Jennifer’s February 2018 Pledge

February 2018 Focus Area: Food/Fuel


Sometimes I feel like I spend 90% of my waking hours planning or preparing food for myself and my family. I believe that food is important for so many reasons – I want myself and my family to have the proper fuel each day so that we feel our best, and longer term I want us to be healthy and stave off unhealthy eating habits and preventable chronic illnesses. That being said, ensuring that each of our nutritional needs and personal tastes are met sometimes (ok, often) feels like a monumental task.

Currently, there is only one member of the family that would eat everything I put in front of him, and that is our family dog Wally. I am not a huge fan of pork or beef (with the exception of the occasional beef pot roast), whereas my husband can’t stand seafood and is wary of tofu. I am currently breastfeeding my youngest, and have discovered that dairy seems to be causing him skin issues, so I am cutting out all of the delicious dairy. And that is just the adults! On top of that, we have a preschooler with a confusing and ever-changing list of food likes and dislikes (she currently likes peppers and peas, but dislikes carrots and corn; she likes cupcakes, dislikes pie – who dislikes pie?!?!), and a baby who has just started eating solid food. With both kids I’m trying to ensure that they are receiving enough iron, as well as other important nutrients and fibre. The baby is still working on his hand eye coordination, and so he needs squishy foods that he can pick up and easily smush in his mouth or, more likely, toss off his tray in order to learn about gravity.

Yes, we are a real joy to invite to dinner parties. 😉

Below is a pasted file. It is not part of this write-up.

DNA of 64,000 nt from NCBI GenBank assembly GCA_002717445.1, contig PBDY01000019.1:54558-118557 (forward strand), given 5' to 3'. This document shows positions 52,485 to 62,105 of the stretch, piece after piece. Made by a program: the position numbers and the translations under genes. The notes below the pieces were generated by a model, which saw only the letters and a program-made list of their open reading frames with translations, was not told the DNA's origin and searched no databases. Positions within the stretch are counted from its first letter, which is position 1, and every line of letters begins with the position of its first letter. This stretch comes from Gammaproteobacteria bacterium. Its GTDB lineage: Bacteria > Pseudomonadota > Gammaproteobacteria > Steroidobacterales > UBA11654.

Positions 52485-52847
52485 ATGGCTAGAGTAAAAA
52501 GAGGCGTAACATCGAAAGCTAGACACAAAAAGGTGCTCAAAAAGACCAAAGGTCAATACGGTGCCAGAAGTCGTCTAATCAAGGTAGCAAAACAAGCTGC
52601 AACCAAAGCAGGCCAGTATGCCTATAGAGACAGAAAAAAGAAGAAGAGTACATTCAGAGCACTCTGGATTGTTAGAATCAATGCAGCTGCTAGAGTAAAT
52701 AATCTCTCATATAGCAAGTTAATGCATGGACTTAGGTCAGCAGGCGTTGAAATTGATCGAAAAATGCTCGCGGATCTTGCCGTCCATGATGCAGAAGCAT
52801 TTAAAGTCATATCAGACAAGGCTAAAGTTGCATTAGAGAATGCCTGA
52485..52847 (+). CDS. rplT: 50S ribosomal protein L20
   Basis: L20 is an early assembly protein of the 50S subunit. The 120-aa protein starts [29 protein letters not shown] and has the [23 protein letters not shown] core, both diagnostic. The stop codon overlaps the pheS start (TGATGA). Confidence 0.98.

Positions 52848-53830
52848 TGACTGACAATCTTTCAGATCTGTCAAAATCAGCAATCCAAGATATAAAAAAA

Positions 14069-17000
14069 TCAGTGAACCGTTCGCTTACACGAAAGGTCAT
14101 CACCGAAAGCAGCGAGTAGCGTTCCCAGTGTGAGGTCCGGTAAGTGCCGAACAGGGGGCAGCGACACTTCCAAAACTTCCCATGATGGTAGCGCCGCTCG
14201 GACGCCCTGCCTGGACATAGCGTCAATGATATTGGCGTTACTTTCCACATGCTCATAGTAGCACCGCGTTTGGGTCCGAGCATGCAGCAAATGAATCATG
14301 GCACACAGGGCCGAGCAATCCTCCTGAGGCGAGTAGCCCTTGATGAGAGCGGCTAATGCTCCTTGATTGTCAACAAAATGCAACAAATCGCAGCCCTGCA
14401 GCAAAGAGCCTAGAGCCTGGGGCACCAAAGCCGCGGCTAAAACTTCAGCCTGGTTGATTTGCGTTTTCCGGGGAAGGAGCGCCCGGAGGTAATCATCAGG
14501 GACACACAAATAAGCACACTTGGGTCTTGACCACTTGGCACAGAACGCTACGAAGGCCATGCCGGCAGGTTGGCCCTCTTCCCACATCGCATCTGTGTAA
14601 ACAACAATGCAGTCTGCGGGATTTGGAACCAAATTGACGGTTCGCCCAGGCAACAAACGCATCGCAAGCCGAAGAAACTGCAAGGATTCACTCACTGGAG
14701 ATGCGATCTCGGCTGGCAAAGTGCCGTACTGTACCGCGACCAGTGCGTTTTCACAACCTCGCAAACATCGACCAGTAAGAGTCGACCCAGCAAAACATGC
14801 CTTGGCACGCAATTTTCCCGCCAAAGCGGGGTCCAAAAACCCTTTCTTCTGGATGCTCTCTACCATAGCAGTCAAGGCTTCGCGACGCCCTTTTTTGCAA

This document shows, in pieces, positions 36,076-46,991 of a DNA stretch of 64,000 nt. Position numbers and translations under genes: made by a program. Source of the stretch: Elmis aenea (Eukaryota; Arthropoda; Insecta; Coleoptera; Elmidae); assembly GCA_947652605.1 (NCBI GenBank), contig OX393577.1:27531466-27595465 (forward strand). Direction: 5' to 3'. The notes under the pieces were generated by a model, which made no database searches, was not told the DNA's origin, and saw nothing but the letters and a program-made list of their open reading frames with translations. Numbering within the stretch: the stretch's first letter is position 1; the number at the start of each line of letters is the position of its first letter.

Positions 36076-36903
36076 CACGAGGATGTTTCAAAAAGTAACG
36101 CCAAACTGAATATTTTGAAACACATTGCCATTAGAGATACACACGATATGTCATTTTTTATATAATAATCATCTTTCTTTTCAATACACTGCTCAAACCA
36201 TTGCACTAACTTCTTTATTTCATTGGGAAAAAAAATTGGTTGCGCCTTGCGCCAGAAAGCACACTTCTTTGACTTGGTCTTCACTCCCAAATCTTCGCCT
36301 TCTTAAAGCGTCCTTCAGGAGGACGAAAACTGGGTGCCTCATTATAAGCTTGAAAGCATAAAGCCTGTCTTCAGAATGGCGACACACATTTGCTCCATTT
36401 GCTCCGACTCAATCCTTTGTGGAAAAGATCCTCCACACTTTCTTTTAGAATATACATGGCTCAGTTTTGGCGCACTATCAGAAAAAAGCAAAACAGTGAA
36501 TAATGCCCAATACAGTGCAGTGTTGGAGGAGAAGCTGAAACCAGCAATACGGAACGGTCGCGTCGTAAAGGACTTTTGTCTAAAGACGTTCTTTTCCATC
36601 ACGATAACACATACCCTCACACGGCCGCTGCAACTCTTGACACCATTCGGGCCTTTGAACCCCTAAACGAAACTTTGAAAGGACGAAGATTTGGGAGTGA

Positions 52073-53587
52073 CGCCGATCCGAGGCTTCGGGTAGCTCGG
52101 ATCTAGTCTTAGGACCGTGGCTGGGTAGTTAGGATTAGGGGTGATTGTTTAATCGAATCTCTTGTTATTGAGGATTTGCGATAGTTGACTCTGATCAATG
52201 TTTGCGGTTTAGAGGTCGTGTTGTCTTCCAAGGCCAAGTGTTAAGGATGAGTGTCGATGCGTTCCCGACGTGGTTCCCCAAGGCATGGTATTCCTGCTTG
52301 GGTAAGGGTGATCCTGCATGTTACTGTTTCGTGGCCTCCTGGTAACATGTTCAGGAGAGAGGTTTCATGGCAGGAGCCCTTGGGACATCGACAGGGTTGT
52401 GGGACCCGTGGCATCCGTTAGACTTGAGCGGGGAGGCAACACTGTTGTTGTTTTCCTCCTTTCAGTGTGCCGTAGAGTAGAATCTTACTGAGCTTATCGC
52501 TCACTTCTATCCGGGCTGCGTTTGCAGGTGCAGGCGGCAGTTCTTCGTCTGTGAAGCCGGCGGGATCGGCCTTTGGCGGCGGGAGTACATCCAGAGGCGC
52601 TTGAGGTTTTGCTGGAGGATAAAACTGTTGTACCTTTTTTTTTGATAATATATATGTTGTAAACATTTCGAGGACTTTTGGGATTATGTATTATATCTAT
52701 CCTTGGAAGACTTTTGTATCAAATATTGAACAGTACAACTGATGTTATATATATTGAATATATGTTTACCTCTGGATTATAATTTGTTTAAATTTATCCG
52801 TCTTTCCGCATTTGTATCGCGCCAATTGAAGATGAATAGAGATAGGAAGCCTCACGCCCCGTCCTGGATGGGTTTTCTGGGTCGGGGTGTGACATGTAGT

I’ve tried meal planning in the past. In fact, the first time I attempted meal planning was when I returned to work after my first maternity leave. My approach before kids was…get home from work, scan the cupboards and fridge, and either prepare a meal or order take-out if I was famished or didn’t have anything edible on hand. After having kids, and going through a few evenings of tossing granola bars to a child experiencing crashing blood sugar levels and epic meltdowns, I quickly became motivated to change my ways… 🙂

However, I was always having to come up with new ideas each week, and trying new recipes meant I didn’t always have the ingredients on hand or the proper technique mastered. And, because I was planning week to week, I still frequently felt challenged to come up with meal ideas that would be good for us to try. Finally, I was planning our dinners, but lunches and snacks were still a bit haphazard. (Breakfast I find easy – we always seem to have the staples on hand to create a quick grab and go breakfast, or a leisurely weekend breakfast).

My new plan? A 5-week rotating meal plan! I’m hoping 5 weeks gives enough variability to keep our palates happy, without forcing me to come up with a million and one recipes that will be both nutritious and delicious (according to the majority of family members, at least). Here is some of the criteria for the meal plan:

  • As it is currently freaking cold outside (I define freaking cold as when it is so cold, it hurts), the meal plan leans on soups, stews and other comfort foods.
  • Also, given each of our different tastes, I’ve tried to pick meals that are customizable. For example, wraps with different fillings, or soups with different add-ons.